3.1. Vineyard Soil Characteristics

Regarding winemaking objectives, it is important to optimize support for high crop quality and quantity. It is a well-known fact that soils influence wine grape quality. In fact, the impact of soil, when combined with climate, topography, and grapevine variety, is referred to as the terroir effect [29]. Although soil is one of the most important factors in wine quality [29], globally speaking, grapevines are planted in an extremely wide variety of soils. Vogel [30] considered that each soil has a limited potential to deliver a certain soil function, and that soil health assessments should reflect soil status in relation to its potential. Sustainable, efficient soil use is essential for supporting continued vineyard production and quality. However, the scientific names of the soils being cultivated for growing wine in the Valdepeñas PDO are unknown, but their properties are known on a very detailed scale.

Soil morphological and physicochemical characteristics and mineral content provide us with important information for assessing soil type and, consequently, the sustainability of viticulture. Different properties lead to distinct soil types and impact management improvements. Based on the field description and laboratory data, the different soil profiles were classified according to Soil Taxonomy [28] and the Reference Base for Soil Resources [31], as observed in Table 1 and Figure 3.

Results provided evidence that vineyards develop and grow in soils with acceptable qualities. In this way, the soil pH (that provides information about the solubility and availability of nutrients for vine growth) range from 7.1 to 8.4, (Table 2) which are rated as moderately to slightly basic [32]. The CEC, with values of samples ranging from 13.3 to 19.5 (cmol+·kg?1), is dominated by the cation Ca2+, therefore always with a degree of saturation of 100%. Organic matter (that occurs in moderate to low contents, between 0.1 and 1.5%, typical of semiarid regions), is an important parameter that affects soil quality and agriculture sustainability; in no case are soil amendments, such as dolomite, used given the area’s predominantly carbonate nature. Soil texture is one of the major soil physical characteristics to determine vine growth. Vines should be grown on soils with good drainage, aeration, and permeability. Therefore, soil texture is not a limiting factor for vine production in the study area because most textures are clay loam and clay, which can be classified as suitable soil textures for vine production [33] (Table 2). Table 3 shows the mean values of the concentration of macronutrients in these soils, where moderate P and N contents are highlighted.

Vine needs soil that is well drained and not very wet. The drainage classes of the study area are classified as two soil permeability property classes: well drained and moderately drained. The color of Valdepeñas PDO soils is very striking because many are red, and others are white due to the high carbonate content (Table 2). According to Lazcano et al. [32], while soil temperature appears to be relevant for terroir, it has not often been associated with soil health assessments.

Several authors [34,35] have mentioned that vineyards in the old world were often established on marginal land, and the most fertile soils were reserved for growing cereals and other food crops, while extensive land availability in the new world offered deep, alluvial, fertile soils for vineyard establishment purposes [17]. As a result, vineyards arguably occupy a wider range of soil types than any other crop. In Valdepeñas, there are vineyards on very varied soils, but most are of good quality.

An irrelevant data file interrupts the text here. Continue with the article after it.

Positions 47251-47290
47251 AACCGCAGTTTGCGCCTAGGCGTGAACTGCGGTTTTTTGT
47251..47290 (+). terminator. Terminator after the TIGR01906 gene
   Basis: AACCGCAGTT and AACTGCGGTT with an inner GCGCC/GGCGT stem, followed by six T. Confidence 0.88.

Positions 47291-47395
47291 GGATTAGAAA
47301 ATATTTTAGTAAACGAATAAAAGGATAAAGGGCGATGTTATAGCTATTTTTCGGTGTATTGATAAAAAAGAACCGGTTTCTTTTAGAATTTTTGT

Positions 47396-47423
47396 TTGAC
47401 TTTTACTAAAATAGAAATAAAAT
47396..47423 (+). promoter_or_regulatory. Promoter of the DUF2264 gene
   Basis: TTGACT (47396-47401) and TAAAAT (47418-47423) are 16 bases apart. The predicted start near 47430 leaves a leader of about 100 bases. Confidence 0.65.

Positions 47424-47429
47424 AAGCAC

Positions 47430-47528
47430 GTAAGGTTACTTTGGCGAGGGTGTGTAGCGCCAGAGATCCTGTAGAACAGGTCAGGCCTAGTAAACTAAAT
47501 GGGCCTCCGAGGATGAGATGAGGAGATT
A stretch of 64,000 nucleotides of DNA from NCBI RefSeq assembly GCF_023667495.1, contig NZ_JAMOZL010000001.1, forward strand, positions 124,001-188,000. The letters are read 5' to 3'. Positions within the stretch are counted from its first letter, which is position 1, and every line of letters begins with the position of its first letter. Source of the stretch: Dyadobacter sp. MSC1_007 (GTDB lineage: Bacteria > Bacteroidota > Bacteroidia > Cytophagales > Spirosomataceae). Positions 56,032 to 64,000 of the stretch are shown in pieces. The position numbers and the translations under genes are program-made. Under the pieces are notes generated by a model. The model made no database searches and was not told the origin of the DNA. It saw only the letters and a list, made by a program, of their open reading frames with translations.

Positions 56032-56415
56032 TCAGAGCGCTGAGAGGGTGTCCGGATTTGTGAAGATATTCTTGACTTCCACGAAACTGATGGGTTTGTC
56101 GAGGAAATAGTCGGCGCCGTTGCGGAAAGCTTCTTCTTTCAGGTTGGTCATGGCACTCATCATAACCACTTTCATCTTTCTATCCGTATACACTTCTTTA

It is known that plant nutrients play an important role in plant physiology and metabolism. However, viticulturalists in this area have been unaware that they have been optimally managing soil nutrient supply because K deficiencies are not observed.

About 22–56 kg of N ha?1 is removed from wine grapes through harvest [17]. Soil N supply and retention are fundamental in viticulture because N is one of the most limiting nutrients for vine growth. Therefore, an adequate N supply is crucial for good vineyard productivity. Thus, as N and P contents are moderate (Table 3), farmers have worked without overapplying N fertilizer. Lazcano [32] stated that it is clear that vineyard N status must be very carefully managed to strike a vine health–grape quality balance.

The Valdepeñas PDO is a typical area with a semiarid Mediterranean climate. Therefore, water scarcity can become an issue, especially in the light of climate change [36,37]. There are generally no drainage problems, but managing water availability is somewhat more complicated if the aim is to improve productivity and quality. We should bear in mind that excessive water availability can promote vigor and cause direct and indirect negative effects on wine grape quality [17,38]. Many soils in the Valdepeñas PDO are finer-textured soils with a higher water-holding capacity compared to coarser-textured soils.

3.2. Vineyard Soil Management; from the Past to the Future through the Present in the Valdepeñas PDO Vineyard Soils

Common practices in Valdepeñas vineyards are plowing or tillage, mineral fertilization, irrigation and drainage systems, and weed management. Organic amendments with manure are also very common because they provide a direct C source for soil organisms and an indirect C source via increased plant growth and plant residue returns [39].

Soil functions for vineyard include: (1) supporting high yield and grape quality; (2) good water infiltration and the capacity to store water; (3) retaining and recycling nutrients efficiently, while supplying nutrients in correspondence with crop demand, which can also be demanded; (4) storing C and reducing greenhouse gas emissions; and (5) supporting diverse microorganisms and marked biological activity. Soil’s capacity to perform these functions can be assessed by many chemical, physical, physicochemical, biological, and biochemical parameters, but the most informative and reliable ones are generally selected [40,41]. Agricultural vineyard systems and management practices that ensure high production often have negative repercussions on soil health, quality, and fertility [30,42].